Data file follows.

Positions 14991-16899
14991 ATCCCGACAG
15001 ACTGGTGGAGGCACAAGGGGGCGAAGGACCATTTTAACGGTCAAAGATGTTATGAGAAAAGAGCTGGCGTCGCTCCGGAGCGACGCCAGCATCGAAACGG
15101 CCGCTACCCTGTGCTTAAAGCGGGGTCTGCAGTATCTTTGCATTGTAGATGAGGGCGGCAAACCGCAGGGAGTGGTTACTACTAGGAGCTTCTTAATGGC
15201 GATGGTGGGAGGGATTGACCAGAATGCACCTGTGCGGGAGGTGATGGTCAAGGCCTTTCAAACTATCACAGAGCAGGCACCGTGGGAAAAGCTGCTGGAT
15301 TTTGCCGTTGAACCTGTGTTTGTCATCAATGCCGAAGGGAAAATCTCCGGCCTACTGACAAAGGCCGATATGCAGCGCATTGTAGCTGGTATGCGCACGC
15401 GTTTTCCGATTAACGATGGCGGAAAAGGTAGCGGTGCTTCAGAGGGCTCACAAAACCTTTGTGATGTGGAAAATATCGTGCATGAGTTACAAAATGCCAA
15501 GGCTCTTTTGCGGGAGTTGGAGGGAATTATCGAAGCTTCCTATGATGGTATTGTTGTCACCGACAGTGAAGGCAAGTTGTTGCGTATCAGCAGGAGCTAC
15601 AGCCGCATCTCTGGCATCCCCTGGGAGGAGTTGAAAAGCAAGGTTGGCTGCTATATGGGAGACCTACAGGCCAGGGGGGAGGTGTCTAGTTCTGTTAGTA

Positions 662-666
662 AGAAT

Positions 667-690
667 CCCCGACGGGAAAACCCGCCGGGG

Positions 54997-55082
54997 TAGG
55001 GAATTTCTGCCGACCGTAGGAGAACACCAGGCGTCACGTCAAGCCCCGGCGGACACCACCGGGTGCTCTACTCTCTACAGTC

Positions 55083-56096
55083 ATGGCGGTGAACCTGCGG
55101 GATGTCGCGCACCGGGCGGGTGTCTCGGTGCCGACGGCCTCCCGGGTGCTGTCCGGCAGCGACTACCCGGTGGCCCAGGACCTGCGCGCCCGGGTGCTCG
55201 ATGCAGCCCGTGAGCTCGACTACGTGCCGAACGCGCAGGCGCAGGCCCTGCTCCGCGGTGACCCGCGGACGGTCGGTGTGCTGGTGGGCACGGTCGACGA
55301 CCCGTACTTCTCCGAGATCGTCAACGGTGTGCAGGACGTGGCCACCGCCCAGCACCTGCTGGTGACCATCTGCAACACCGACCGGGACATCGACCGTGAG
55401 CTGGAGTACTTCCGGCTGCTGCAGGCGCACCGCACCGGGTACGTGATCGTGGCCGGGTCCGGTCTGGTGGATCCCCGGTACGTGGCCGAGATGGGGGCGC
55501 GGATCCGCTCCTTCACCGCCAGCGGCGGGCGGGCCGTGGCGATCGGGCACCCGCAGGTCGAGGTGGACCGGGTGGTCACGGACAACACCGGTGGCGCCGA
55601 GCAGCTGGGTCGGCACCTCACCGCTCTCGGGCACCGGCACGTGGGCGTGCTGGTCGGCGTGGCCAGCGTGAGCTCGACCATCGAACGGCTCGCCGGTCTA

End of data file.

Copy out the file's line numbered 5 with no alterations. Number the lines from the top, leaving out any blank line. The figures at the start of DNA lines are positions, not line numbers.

15201 GATGGTGGGAGGGATTGACCAGAATGCACCTGTGCGGGAGGTGATGGTCAAGGCCTTTCAAACTATCACAGAGCAGGCACCGTGGGAAAAGCTGCTGGAT